The Symfony Serializer: a great, but complex component

Hi everyone, since the beginning of the year, i’ve been working on a proof of concept based on PHP Symfony 4 and a lot of JS frameworks. I’ve already wrote some articles about this work. But there is something i missed a lot: working with the symfony serializer.

If you have read my previous articles you should have notice that my work is based on a simple but explicit model. Like the ApiPlatform project, my model has book and reviews. But it also has a lot more. ApiPlatform samples only use One to Many sample, so it doesn’t explain a lot of use cases. So i added some Many to Many relations with authors and editors !

Simple library model

During the project i created a PHP component to rebuild PHP object from a JSON string. It was able to restore the complete model from the book to the list of authors with their Job. And because i liked it i built it around Symfony ParamConverter to get automatic restoration and validation for required routes.

It was nice and quite easy to build. But indeed, i was unsatisfied because i knew that the Symfony Serializer should do quite the same thing. So i investigate and play a lot with this component (thank’s to Xdebug). I asked some people to explain me how to perform those operations with this component. And very often, the answer was that i shoud do custom Normalizer… :-( still unsatisfied. This component should do what i need !

I looked at thoses slides:
And i understood more thing about the component. One of them is that i could rely on the entities comments to make everything work. Then i was sure that i could do everything without custom normalizer. I don’t say that custom Normalizers are useless, i just say that i may not need it. That’s not the same thing.

So i wrote unit tests to play again. Test with simple book, then a book with a serie, then a book with a collection of series (yes it’s not in the original model but i need to understand how it works).

The first thing i noticed in the slides on peackerdeck, is that the following code is really, really important:

use Doctrine\Common\Annotations\AnnotationReader;
use Rebolon\Tests\Fixtures\Entity\Book;
use Symfony\Component\PropertyInfo\Extractor\PhpDocExtractor;
use Symfony\Component\Serializer\Encoder\JsonEncoder;
use Symfony\Component\Serializer\Mapping\Factory\ClassMetadataFactory;
use Symfony\Component\Serializer\Mapping\Loader\AnnotationLoader;
use Symfony\Component\Serializer\Normalizer\ArrayDenormalizer;
use Symfony\Component\Serializer\Normalizer\ObjectNormalizer;
use Symfony\Component\Serializer\Serializer;
$classMetaDataFactory = new ClassMetadataFactory(
new AnnotationLoader(
new AnnotationReader()
$objectNormalizer = new ObjectNormalizer($classMetaDataFactory, null, null, new PhpDocExtractor());
$serializer = new Serializer([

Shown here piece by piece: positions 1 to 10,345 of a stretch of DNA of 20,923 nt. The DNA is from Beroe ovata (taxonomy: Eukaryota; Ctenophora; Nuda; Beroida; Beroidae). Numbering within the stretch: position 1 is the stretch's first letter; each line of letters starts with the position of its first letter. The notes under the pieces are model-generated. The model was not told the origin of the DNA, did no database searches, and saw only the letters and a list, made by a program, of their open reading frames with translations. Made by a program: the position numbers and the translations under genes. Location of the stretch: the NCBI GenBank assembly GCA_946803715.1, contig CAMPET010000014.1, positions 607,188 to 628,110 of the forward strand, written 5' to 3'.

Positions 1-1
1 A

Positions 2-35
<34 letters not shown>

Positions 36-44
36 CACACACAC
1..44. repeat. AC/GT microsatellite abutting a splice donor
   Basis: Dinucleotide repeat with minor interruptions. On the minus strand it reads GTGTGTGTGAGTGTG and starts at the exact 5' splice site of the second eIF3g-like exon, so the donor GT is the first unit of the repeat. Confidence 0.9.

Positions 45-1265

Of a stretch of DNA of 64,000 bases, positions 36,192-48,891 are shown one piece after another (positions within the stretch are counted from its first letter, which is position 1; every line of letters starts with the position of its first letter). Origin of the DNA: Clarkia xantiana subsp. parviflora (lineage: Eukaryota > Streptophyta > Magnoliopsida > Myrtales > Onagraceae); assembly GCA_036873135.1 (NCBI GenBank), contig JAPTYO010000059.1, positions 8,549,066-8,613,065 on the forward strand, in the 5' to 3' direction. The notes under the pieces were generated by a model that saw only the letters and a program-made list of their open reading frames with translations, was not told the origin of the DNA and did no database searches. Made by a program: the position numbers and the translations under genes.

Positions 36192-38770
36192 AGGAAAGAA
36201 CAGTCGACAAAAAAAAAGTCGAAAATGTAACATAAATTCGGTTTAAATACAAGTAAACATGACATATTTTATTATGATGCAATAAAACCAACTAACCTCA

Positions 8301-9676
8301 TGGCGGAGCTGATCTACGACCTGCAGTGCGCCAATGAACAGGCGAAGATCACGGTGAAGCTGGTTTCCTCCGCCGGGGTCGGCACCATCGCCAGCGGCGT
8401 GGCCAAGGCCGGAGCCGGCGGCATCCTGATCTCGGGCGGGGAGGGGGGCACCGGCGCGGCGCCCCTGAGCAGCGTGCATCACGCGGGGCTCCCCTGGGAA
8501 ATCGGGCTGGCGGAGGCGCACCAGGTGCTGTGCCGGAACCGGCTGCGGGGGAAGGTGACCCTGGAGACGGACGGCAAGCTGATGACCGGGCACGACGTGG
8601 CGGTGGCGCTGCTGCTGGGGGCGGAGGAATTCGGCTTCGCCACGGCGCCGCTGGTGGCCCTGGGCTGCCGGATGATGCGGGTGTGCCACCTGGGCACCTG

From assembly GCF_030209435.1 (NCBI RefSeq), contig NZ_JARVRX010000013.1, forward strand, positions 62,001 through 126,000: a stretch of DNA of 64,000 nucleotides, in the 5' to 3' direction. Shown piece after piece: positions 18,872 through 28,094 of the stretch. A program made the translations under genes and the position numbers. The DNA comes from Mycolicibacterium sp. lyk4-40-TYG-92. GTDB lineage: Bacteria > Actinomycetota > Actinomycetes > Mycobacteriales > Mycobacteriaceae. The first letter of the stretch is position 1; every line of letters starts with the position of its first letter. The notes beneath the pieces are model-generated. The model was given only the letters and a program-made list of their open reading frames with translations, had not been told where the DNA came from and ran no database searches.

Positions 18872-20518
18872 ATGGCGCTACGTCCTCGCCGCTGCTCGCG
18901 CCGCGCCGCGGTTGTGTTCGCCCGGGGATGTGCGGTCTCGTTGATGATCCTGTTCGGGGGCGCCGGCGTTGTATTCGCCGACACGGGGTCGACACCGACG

new ArrayDenormalizer(),
], [
new JsonEncoder(),

This will give a huge power to the Serializer: it will be able to read annotation and PHPDoc. Then it will use it to normalize and deserialize the string. Have a look at the order of the used normalizers: ArrayDenormalizer is before ObjectNormalizer. This is really important.

Then i notice another point: the main JSON node must not contains the key of the main entity. That was my first issue. When i send a book, i encapsulate it inside a book node. I was wrong, you don’t need this root node.

// BAD
$bookBad = <<<JSON
"book": {
"title": "Zombies in western culture"
$bookGood = <<<JSON
"title": "Zombies in western culture"

The second thing is that i had to set right comments into Entities. Don’t forget to use the @var annotation.
But, when you work with Doctrine you will have ArrayCollection for properties implies in relationships. And that was a complicated part. First, i used only @var ArrayCollection` but it always throw this kind of Exception: `Symfony\Component\Serializer\Exception\NotNormalizableValueException : The property path constructor needs a string or an instance of “Symfony\Component\PropertyAccess\PropertyPath”. Got: “integer”`
Then i was completely lost in Symfony Space ;-)
And then i remember this slide from Kevin Dunglas talk:
Look at the red circle with this string: sptrinf('%s[]', Conference::class) 
And then i wondered if the Serializer would understand this kind of comment, so i give it a try:

class Book
@var Serie[]
private $series;

Oh yeah ! it works well.

Hey, but it’s not cool. Now in my IDE, i don’t have auto completion on ArrayCollection, because indeed, $series is an ArrayCollection of Serie.
And the solution is: just pipe the comment like this:

class Book
@var Serie[] | ArrayCollection
private $series;

And now you have the best of both world !

But that’s not the end. Using XDebug, i understood how the Serializer (in fact, the Normalizer) set the items from a collection into an entity.
A lot of things happens in the PropertyAccessor::writeProperty methods. I won’t explain all the mecanism, but shortly: if you have methods addXXX and removeXXX, then addXXX will be used in priority. Take care ! if you only have the addXXX method, then it won’t be used… I don’t know why they did this but there is certainly a good reason. 
The second options is the setter. If it exists (and you don’t have removeXXX or addXXX), then it will be used to add the items from the collections.

Now i hope you understand a bit more how the fantastic Serializer component works.

Here is the project where you will find samples:

Thank’s for reading

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